Ethics have always been at the forefront of behaviour, the trouble is they get taken to a meta level and questions such as ‘what is goodness?’ get answered by the prevailing cultures of the time. Shareholder value and the ‘goodness’ of greed is pursued ‘at all costs’ because that is the extreme way, and in the short term may get a desired result and praise for the CEO, which leads me to another Greek word, Hubris
At the extreme edge, this is maniacal pursuit of profit and the self-convincing that you are invincible and can do no wrong. You believe you have the answer for everything and a lot of your actions are justified by some self-realisation that you can take on the world and win, or even be a great president.
What is required is a dose of humility and Greek philosophers have opined that the more you learn, the more you don’t know.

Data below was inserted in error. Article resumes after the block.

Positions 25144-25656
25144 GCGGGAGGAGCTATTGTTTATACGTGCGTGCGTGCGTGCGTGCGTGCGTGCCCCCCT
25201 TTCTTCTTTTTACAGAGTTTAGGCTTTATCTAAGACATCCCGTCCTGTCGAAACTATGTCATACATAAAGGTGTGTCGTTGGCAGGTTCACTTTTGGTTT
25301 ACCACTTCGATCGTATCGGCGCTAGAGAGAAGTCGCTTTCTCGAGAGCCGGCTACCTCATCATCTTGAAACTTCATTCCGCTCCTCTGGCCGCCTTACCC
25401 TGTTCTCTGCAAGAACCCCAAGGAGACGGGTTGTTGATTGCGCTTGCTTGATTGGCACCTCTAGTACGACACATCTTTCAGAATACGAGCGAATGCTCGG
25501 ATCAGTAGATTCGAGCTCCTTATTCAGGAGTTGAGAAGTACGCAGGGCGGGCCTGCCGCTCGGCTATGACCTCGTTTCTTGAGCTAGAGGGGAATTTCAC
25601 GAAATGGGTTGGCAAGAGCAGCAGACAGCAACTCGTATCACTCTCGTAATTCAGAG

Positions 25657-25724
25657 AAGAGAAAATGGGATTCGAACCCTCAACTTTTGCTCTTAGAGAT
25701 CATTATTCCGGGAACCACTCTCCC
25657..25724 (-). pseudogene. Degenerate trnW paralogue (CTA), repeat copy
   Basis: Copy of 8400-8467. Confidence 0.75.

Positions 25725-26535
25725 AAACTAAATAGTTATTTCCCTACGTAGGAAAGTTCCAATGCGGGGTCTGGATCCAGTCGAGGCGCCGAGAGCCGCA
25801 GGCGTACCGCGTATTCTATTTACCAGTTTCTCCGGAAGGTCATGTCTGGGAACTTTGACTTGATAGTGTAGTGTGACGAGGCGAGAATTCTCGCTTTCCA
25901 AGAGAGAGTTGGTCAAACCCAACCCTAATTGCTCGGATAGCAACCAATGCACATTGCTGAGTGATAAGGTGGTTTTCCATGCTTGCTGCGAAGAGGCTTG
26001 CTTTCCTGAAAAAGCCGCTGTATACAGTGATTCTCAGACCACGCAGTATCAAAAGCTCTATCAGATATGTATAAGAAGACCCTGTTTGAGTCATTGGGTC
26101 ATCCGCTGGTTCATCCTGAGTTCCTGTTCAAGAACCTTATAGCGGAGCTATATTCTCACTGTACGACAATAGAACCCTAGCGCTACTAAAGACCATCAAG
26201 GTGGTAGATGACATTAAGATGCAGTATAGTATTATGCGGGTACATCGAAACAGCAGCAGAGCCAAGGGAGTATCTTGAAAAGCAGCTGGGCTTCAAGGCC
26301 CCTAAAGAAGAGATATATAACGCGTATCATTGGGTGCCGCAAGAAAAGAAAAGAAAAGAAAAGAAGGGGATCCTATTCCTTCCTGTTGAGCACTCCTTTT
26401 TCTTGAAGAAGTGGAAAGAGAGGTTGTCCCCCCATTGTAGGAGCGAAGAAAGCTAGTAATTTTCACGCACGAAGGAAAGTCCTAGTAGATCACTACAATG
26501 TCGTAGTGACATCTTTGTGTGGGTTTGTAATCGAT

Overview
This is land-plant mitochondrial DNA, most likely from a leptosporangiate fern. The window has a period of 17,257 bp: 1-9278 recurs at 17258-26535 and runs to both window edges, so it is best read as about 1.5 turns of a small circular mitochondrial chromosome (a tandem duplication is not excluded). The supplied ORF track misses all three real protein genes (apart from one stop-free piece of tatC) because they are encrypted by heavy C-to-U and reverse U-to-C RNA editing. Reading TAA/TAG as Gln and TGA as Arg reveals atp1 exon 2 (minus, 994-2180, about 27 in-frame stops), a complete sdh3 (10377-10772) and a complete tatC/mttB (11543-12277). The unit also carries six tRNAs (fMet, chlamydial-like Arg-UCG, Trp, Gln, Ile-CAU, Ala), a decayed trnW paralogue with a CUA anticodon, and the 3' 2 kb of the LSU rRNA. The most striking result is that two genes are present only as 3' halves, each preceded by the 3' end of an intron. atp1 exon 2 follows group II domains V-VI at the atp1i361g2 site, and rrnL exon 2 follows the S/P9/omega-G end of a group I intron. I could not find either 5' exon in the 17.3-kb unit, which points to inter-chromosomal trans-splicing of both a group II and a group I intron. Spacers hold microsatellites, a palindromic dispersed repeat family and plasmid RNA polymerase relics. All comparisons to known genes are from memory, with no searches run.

Without this humility and a healthy dose of scepticism (another Greek word) people remain unaware of the risks and ignore advice so too the story of Icarus, a great example of ignoring advice with disastrous consequences.
Whilst we cannot influence past events, there are some lessons to be learned from Ancient Greece and over the years the messages have been the same but delivery systems have changed. Whereas we now have real time snapchat and Instagram posts that allow comment from all sides, the content can be dubious and doesn’t stand up to the rigours of rationality and sometimes the debates can be unhealthy.
If we go back to Ancient Greece the messages remain consistent, we can dress up concepts and values as much as we like, they have taken the guise of plays, songs, poems and oral history.
Printing presses have also had their time. Nowadays the Internet is used as an Oracle.
Whilst the Oracle was asked for advice on key decisions, it was an ordinary Greek Mortal, Aristotle, who gave us the greatest thought as a gift-the concept of the ‘Golden Mean’ i.e moderation in everything.